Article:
Which Foreign Film Popped Your Cherry?
There are folks who go their whole lives without watching a “foreign” film (that is, a movie produced outside the US), subtitles being too much drain on the brain. But we all furthermuckers here, right? So tell me: what was your first foreign film?
I’m pretty sure French director Jean-Luc Godard’s À Bout de Souffle is it for me, probably at the age of 18. I’d rented the 1983 American remake—Breathless with Richard Gere—but Pops always mentioned the original from an old CCNY film course he’d taken, and I wanted in. Godard’s first film, À Bout de Souffle was co-written by that other New Wave Frenchie, François Truffaut (who I’d catch up on later with Jules et Jim, Fahrenheit 451, La Femme d’à Côté, Le Dernier Métro and La Chambre Verte). I don’t remember a single frame of À Bout de Souffle, but it was my first.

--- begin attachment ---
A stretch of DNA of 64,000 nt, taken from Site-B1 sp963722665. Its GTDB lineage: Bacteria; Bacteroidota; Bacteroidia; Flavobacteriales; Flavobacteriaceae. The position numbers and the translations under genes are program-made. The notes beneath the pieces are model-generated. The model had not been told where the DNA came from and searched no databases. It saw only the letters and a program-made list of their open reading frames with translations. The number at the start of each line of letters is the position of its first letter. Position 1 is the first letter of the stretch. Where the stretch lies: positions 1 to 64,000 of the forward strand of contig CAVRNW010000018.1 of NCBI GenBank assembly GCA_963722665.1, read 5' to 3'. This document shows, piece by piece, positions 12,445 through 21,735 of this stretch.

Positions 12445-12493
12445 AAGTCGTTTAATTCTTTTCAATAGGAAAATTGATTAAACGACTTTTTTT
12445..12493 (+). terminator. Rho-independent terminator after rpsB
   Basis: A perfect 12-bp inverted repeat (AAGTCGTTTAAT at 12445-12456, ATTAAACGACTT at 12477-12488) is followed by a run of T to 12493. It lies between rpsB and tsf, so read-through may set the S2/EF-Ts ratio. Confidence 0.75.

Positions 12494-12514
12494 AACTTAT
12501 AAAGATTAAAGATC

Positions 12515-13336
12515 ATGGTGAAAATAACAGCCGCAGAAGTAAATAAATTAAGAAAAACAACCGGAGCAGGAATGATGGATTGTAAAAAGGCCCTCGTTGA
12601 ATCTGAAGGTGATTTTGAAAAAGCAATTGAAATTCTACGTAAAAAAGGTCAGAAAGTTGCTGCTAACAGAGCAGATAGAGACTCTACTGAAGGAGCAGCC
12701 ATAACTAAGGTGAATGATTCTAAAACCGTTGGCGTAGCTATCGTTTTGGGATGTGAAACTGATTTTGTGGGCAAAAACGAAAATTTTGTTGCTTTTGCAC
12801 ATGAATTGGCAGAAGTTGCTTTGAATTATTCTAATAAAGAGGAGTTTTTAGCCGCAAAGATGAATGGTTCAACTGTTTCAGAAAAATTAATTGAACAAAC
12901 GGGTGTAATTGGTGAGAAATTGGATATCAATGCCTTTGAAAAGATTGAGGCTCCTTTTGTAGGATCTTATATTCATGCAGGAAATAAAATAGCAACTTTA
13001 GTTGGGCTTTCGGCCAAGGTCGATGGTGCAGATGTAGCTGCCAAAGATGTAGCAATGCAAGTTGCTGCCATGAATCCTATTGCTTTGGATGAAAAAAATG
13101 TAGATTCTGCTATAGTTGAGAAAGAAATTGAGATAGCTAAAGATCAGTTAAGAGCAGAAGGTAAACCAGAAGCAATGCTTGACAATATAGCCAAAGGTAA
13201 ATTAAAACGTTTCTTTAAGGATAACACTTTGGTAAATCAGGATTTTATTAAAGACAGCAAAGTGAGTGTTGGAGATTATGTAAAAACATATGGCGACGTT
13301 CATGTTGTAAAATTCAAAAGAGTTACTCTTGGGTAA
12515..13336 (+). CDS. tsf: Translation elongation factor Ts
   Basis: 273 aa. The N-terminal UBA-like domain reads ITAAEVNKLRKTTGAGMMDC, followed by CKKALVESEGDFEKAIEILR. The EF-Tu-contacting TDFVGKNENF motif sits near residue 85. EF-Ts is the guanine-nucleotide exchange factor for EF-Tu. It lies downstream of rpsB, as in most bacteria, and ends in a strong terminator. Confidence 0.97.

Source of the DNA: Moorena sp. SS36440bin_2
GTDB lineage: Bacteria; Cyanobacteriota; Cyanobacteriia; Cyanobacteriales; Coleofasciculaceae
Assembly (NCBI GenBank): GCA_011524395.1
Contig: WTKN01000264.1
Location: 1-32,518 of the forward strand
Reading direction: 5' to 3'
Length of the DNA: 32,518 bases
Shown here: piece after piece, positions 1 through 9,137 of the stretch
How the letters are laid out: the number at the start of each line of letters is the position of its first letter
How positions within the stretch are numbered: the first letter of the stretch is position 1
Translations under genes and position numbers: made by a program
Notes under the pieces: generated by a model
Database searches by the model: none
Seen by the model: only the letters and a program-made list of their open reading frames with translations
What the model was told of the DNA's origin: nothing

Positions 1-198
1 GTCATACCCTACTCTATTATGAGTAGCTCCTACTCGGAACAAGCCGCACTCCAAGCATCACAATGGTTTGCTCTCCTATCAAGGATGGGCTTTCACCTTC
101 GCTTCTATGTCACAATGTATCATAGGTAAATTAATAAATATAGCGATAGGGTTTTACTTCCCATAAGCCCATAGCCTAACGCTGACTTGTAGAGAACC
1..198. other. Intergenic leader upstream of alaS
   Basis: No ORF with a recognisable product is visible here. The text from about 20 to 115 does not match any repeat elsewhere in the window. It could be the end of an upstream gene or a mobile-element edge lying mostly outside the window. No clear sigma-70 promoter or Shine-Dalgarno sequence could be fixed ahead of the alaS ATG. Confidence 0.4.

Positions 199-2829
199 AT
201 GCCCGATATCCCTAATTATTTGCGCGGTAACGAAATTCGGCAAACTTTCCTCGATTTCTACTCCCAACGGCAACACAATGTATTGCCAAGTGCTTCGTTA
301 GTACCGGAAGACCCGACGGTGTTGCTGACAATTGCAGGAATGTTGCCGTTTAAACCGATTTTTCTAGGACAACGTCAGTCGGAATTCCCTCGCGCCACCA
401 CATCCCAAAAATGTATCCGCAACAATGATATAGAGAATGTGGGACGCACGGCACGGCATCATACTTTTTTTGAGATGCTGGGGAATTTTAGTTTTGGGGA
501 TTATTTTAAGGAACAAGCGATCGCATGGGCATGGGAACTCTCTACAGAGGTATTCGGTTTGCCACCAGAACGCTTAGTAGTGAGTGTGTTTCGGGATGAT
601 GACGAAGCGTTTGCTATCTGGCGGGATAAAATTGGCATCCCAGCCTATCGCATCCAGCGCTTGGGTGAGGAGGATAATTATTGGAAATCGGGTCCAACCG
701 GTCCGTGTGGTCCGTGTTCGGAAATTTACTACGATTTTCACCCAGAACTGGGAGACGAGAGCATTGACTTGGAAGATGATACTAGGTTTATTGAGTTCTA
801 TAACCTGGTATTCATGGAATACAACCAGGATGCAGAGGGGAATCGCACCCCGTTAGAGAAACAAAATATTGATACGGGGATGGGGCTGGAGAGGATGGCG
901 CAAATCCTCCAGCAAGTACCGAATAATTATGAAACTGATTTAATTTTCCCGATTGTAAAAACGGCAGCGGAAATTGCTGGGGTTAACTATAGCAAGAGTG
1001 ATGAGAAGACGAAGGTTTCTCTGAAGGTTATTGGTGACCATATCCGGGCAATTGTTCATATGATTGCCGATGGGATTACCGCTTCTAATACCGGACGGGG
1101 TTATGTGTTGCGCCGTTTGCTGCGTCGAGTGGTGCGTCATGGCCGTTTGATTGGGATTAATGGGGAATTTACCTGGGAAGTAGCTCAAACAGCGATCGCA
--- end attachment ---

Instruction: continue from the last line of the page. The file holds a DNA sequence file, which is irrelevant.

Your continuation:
Those were school days. I remember my college sweetheart and my girl on the side offering up Orfeu Negro (Black Orpheus) at different points, me sitting there like I’d never seen it before. My first trip to Europe, I fell asleep on Jamón, Jamón in a Madrid movie theater—the first time I ever saw Pénolope Cruz or Javier Bardem. That same study-abroad sweetheart with the Spanish jones rented Tie Me Up! Tie Me Down! for us, and I honestly haven’t seen another Pedro Almodóvar joint since. If memory serves, La Strada rounds out my first five (a Fellini classic, natch), though I know for sure I fell asleep on the three-hour La Dolce Vita at NYC’s Film Forum years later.
These were the films that got me accustomed to cinema from other cultures, teaching me there was much more to life than Die Hard 2. What were yours?
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